Special issue of Third World Quarterly edited by IDD academics

A special issue of the journal ‘Third World Quarterly’ has been published, focusing on ‘State-building, Security and Development’ and edited by IDD academics, Dr Heather Marquette and Dr Danielle Beswick. Other contributors from IDD and School of Government and Society colleagues include Professor Paul Jackson, Professor Stefan Wolff, Dr Edward Newman and Dr Nicolas Lemay-Hebert.

Development has always been driven by donor concerns with the re-engineering and transformation of societies, though perhaps this agenda has become more explicit, and more normative in character since the end of the Cold War and with the increasing focus on fragile states. The increasing preoccupation of policymakers in the fields of development, security and foreign policy with building peaceful states and societies could therefore represent an attempt to recast what is meant by peaceful state and society and a re-visioning of the role that donors and other international actors can play in this process. This may reflect a conviction amongst policymakers and development practitioners that neoliberalism provides the most likely basis for peaceful and stable states, and by extension a more peaceful international politics. It could also however reflect trends towards the securitization of development.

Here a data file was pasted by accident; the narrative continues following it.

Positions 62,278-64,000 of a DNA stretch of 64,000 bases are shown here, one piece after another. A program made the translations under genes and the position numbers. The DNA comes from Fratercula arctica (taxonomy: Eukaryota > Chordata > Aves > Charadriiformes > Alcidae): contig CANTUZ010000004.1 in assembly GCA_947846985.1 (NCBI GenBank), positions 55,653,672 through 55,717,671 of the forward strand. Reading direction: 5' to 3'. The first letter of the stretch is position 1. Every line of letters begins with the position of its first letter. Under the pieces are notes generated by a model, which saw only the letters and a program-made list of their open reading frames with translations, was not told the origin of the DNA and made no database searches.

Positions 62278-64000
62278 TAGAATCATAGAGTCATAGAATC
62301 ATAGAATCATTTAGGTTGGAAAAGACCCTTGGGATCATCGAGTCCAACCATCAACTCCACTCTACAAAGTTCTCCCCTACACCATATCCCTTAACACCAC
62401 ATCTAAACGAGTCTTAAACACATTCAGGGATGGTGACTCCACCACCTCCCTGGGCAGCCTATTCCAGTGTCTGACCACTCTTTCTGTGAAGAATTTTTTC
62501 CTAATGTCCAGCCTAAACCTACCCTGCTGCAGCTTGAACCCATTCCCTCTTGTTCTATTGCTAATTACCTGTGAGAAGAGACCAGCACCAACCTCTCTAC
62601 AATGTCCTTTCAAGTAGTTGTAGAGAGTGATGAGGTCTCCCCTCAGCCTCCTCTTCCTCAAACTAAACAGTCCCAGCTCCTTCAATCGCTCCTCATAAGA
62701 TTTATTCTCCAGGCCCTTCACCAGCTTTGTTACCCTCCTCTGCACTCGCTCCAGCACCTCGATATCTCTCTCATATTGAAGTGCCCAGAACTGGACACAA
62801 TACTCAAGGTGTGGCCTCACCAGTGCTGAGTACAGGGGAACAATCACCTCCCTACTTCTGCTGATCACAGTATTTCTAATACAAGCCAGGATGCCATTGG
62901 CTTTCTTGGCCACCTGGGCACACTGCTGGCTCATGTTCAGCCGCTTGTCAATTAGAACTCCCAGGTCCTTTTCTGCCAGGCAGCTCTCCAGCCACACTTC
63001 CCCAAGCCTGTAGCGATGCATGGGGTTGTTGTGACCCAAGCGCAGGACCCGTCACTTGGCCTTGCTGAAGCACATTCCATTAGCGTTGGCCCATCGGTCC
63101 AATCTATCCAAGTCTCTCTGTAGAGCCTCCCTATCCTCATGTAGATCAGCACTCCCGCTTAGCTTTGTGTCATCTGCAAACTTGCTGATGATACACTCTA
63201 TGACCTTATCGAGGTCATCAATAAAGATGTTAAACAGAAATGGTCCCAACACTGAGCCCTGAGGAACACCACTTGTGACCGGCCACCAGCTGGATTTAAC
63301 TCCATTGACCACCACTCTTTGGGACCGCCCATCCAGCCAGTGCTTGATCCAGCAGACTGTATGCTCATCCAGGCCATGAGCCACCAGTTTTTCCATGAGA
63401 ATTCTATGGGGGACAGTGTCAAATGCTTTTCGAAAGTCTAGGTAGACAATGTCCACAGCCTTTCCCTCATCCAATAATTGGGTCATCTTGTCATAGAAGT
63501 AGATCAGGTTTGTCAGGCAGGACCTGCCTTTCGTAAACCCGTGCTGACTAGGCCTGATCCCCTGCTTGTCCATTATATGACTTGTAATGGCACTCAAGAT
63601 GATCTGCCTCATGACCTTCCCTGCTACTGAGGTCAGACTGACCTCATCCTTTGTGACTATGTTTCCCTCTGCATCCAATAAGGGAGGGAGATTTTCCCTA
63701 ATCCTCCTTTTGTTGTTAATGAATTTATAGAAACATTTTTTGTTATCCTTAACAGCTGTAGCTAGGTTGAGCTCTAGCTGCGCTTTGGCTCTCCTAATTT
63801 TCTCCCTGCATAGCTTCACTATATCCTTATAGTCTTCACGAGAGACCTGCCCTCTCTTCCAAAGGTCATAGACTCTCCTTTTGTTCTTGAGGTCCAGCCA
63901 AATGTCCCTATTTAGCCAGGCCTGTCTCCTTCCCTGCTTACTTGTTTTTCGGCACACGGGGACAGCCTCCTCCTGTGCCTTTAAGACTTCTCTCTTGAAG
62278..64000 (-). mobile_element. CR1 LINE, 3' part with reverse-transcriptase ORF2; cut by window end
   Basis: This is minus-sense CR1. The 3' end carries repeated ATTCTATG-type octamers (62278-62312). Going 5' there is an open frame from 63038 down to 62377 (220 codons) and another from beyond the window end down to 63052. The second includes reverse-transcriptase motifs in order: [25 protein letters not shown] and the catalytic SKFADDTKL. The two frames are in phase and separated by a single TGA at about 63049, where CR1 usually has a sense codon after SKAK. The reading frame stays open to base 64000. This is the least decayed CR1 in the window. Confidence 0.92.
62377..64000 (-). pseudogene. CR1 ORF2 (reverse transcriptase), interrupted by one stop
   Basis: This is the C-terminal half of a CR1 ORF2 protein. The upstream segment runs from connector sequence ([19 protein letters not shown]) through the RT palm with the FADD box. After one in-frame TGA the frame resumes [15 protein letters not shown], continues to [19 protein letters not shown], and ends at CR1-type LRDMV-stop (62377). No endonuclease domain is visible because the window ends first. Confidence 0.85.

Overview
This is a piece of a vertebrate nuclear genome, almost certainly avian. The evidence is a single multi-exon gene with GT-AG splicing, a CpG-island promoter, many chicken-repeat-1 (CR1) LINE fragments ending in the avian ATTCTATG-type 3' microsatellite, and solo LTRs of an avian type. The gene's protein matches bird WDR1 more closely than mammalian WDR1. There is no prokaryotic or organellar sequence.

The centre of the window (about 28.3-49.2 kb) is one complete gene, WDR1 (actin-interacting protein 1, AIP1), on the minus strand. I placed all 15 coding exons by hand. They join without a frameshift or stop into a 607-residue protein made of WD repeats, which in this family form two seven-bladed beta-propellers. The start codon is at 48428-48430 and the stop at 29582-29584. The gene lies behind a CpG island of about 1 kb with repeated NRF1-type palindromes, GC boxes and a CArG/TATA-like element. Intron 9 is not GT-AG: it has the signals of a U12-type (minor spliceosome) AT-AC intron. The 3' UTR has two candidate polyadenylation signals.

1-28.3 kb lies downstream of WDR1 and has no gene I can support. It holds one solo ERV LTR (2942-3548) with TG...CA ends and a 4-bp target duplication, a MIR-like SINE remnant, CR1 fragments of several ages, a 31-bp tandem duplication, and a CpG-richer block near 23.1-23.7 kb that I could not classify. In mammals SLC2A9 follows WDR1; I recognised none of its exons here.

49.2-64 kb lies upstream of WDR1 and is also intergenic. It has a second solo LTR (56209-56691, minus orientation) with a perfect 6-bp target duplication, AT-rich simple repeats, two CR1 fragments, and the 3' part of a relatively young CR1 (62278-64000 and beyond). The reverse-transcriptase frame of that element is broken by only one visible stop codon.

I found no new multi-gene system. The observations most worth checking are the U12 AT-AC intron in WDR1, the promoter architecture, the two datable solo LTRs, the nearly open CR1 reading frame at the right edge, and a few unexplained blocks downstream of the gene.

Regardless of how we interpret the return of state-building on the international agenda, it is of considerable interest to those engaged with politics as a discipline and in practice. It also reflects an increasing coming together of International Relations and Development Studies in ways that may significantly impact theoretical advances in both disciplines and contribute to the creation of more joined up policy approaches.

Papers are available for download at www.tandfonline.com/toc/ctwq20/32/10 and include:

  • Introduction: State-building, Security and Development: State-building as a new development paradigm? – Heather Marquette and Danielle Beswick
  • ‘State-building for Peace’: a new paradigm for international engagement in post-conflict fragile states? – Alina Rocha Menocal
  • A Human Security Peace-building Agenda – Edward Newman
  • Globalisation and Power in Weak States – Mick Moore
  • Post-Conflict State-building: The debate on institutional choice – Stefan Wolff
  • Security Sector Reform and State-building – Paul Jackson
  • The Bifurcation of the Two Worlds: Assessing the gap between internationals and locals in state-building processes – Nicolas Lemay-Hebert
  • Inclusive Elite Bargains and the Dilemma of Unproductive Peace: A Zambian case study – Stefan Lindemann
  • Donors, State-building and Corruption: Lessons from Afghanistan and the implications for aid policy – Heather Marquette
  • Divisive ‘Commonality’: State and insecurity in the Democratic Republic of Congo – Zoe Marriage
  • Aiding State-building and Sacrificing Peace-building? The Rwanda-UK relationship 1994-2011 – Danielle Beswick